These are some really old ovens. The American Coke Works began operating in 1873 by Samuel Warden and Co. in Stonersville (now Alverton). The 1876 Report Of Progress describes the operation in very good detail:
If we look at the 1876 map of Stonersville we can see Samuel Warden's operation.
At the top left we can see Samuel Warden's Coke Works.
Map courtesy of Historic Map Works.
If we rotate the map so that the "north" arrow is facing north we can see more clearly the location of the coke works.
On the modern map we can see that the ovens are located between the railroad tracks and Stone Road.
The 1876 Report of Congress gives us some more information on the American Coke Works.
1876 Report Of Congress
The 1877 Industrial Statistics gives us a little more information.
1877 Industrial Statistics
1886 was the year that American Coke Works became known as Warden Coke Works. First the 1886 Census Reports gives us American.
1886 Census Reports
Also in 1886 The Butte Daily Miner has a report on the Coke Burners Strike. This is the first reference to the coke works as Warden.
January 1, 1886 Butte Daily Miner
This chart of ovens active in 1880 also names it Warden.
Courtesy of the Library Of Congress
We know the coke works were still in operation in 1898. After that there is no more mention of American or Warden Coke Works.
|Connellsville Courier - October 14, 1898|
So that seems to be the extent of the coke works. From the condition of what little remains at the site it is very easy to believe that nothing happened here since 1898. The most interesting part of this story is Samuel Warden himself. Samuel Warden was born August 8, 1822. According to the Braddock Trail Chapter of the Daughters of the American Revolution website, he was a farmer for most of his life and became involved in the coke industry in his later years.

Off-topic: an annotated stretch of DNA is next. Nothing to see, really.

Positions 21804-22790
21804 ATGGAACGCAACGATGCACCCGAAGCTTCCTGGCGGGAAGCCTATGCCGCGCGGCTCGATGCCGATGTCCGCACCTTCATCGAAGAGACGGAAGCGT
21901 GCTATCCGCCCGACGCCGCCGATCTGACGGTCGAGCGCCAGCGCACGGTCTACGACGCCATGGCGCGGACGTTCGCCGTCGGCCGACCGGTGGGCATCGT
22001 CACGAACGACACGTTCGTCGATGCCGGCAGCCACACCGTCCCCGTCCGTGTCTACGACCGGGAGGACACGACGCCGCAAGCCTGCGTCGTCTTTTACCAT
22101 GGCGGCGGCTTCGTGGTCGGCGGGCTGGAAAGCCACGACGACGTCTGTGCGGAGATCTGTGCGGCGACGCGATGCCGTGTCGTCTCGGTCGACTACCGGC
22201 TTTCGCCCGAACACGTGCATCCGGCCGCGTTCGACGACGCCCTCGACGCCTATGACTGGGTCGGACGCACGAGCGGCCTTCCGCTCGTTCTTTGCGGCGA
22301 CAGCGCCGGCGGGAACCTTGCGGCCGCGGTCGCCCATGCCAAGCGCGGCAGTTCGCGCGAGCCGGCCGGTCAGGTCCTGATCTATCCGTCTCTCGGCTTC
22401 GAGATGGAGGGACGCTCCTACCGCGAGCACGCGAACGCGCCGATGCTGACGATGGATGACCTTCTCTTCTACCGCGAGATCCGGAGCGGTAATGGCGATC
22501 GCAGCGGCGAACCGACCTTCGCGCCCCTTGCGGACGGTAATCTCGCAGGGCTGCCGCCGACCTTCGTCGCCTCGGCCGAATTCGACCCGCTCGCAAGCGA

Photo courtesy of the Braddock Trail Chapter of the Daughters of the American Revolution.
The coke business proved to be prosperous for Samuel and in 1886 he built a mansion on S. Church St. in Mount Pleasant. Warden would live here with his wife Margaret until his death in 1894. After Margaret died in 1904 the house was passed down through the family. In 1960 the Braddock Trail Chapter of the Daughters of the American Revolution were able to acquire the mansion. Today the DAR owns, operates and maintains the Warden house. They also offer tours by reservation and use the mansion as a meeting place and a genealogical library.
The Samuel Warden Mansion.
Now back to the coke ovens. Describing what remains of the ovens today as ruins is an understatement. Basically all that is left are traces of where ovens were. We were able to find some bricks and coke laying around but we were not able to find any intact ovens. There were two banks of ovens here. From what I can tell there were a total of 72 beehive coke ovens located at this plant.
This is probably the best oven left.
Burned up brick, clay and soil that is found at nearly every coke oven site.
All that's really left is evidence that ovens existed.
A little bit of brick remaining.
Nothing but burned clay where an oven used to sit.
The back of an oven.
Evidence does remain of a bank of ovens.
A chunk of broken coke oven bricks.
Some bricks laying around.
The end of one of the banks.
A nice piece of block left from the front of the ovens.
The block had this carved into it.
The end of the other bank.
A wooden owl on top of the Warden house.
The side of the Warden house.
A smaller building on the property. Mary Jane thought maybe it was a summer kitchen.
The back of the house.
The other side of the house.
This was probably a stable.
The plaque on the front of the house.
The DAR plaque.